5 items from 2015
By Anjelica Oswald
With the DGA Award in hand, Alejandro Gonzalez Inarritu has become a frontrunner in the best director Oscar race for Birdman.
Only seven winners of the DGA Award have not won the best director Oscar in the 66 years that the Directors Guild of America has given the award. The most recent case was two years ago, when Ben Affleck wasn’t even nominated for the best director Oscar for Argo, which won best picture.
No American has won for best director since 2011 and if Inarritu, who is from Mexico, takes the Oscar this year, the trend will continue. Inarritu could become the second Latin American director to win for best director, following Alfonso Cuaron’s win last year.
In the 86 years since the Academy Awards’ inception, 89 Oscars have been given for best director. Twenty-six awards (29 percent) went to non-American born directors.
At the first annual »
- Anjelica Oswald
Sean Penn: Honorary César goes Hollywood – again (photo: Sean Penn in '21 Grams') Sean Penn, 54, will receive the 2015 Honorary César (César d'Honneur), the French Academy of Motion Picture Arts and Crafts has announced. That means the French Academy's powers-that-be are once again trying to make the Prix César ceremony relevant to the American media. Their tactic is to hand out the career award to a widely known and relatively young – i.e., media friendly – Hollywood celebrity. (Scroll down for more such examples.) In the words of the French Academy, Honorary César 2015 recipient Sean Penn is a "living legend" and "a stand-alone icon in American cinema." It has also hailed the two-time Best Actor Oscar winner as a "mythical actor, a politically active personality and an exceptional director." Penn will be honored at the César Awards ceremony on Feb. 20, 2015. Sean Penn movies Sean Penn movies range from the teen comedy »
- Steve Montgomery
By Alex Simon
1. Terrific film, period.
2. Eastwood, like all great filmmakers, takes no specific side in the telling of his story. He simply presents it, and then lets the audience draw their own conclusion.
3. It’s a litmus test movie. This means, if you’re basically an anti-war, peace-loving dove type (my camp), you’ll see it as anti-war. If you’re a bumper sticker thinking simpleton on either extreme of the sociopolitical fence, you’ll view it as “a jingoistic, pro-war, anti-Iraqi, neo-Fascist propaganda film that Leni Riefenstahl would have been proud to call her own,” or…”Yee-ha! Just like playin’ fuckin’ Call Of Duty: Mission Iraq, bubba! Let’s get our .306s together and go kill some ragheads for reals! Oh yeah, and that Lanny Reefenbacher chick woulda had a kitten over this shit. It’s awesome!”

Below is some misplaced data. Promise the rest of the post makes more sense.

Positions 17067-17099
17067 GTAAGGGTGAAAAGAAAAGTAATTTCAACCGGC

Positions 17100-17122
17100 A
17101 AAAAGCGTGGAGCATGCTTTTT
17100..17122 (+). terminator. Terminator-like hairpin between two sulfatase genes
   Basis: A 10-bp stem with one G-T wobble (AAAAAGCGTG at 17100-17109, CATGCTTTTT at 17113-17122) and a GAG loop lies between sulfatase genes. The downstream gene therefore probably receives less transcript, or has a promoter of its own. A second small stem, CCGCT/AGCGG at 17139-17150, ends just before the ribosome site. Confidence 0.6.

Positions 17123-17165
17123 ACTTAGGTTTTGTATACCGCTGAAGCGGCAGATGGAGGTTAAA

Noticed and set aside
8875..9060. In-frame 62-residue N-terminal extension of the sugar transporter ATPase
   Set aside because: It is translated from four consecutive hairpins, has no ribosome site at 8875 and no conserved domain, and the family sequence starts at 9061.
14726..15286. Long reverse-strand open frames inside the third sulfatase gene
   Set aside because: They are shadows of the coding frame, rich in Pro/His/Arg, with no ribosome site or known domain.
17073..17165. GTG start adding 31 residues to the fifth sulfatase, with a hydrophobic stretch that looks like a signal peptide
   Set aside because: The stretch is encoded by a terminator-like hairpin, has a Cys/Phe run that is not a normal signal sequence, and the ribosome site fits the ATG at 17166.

4. Bradley Cooper gives the performance of his career, truly inhabiting the »
- The Hollywood Interview.com
His dad was one of Hollywood’s founding fathers. If there is something that Samuel Goldwyn Jr should be remembered for following his death on Friday night, it’s this, according to Tom Rothman: “For the 20 or so years before Disney put money in Miramax or we started Fox Searchlight with NewsCorp money and other studios got in the game, the independent film business really began with Sam in the late 70s.” Rothman, a lawyer in New York who repped Jim Jarmusch when he made the deal with Goldwyn Jr for Stranger Than Paradise, was hired by Goldwyn Jr to become president of The Goldwyn Company before moving on to Fox where he became the first president of Fox Searchlight.
“People forget what a seminal figure Sam was, and how many filmmakers broke through because of him,” Rothman said. “There was Kenneth Branagh, Anthony Minghella, Ang Lee, David Lynch and John Sayles. »
- Mike Fleming Jr
Samuel Goldwyn Jr., the son of a fiercely independent-minded Hollywood mogul and the producer of many independent films in his own right including “Mystic Pizza” and studio hits including “Master and Commander,” died Friday at Cedars-Sinai Medical Center in Los Angeles. He was 88. His son John Goldwyn told the New York Times he died of congestive heart failure.
Goldwyn Jr. received his final credit as a producer, together with son John and others, on Fox’s long-gestating remake of the Goldwyn Sr.-produced classic “The Secret Life of Walter Mitty,” starring and directed by Ben Stiller and released in December 2013.
The courtly and soft-spoken scion was known for shepherding independent and foreign films and got his start in documentary filmmaking, in contrast to his brash father, who made his way from a youth of poverty in Poland to a partner in MGM.
“I love it. If you don’t love this business, »
- Carmel Dagan
5 items from 2015
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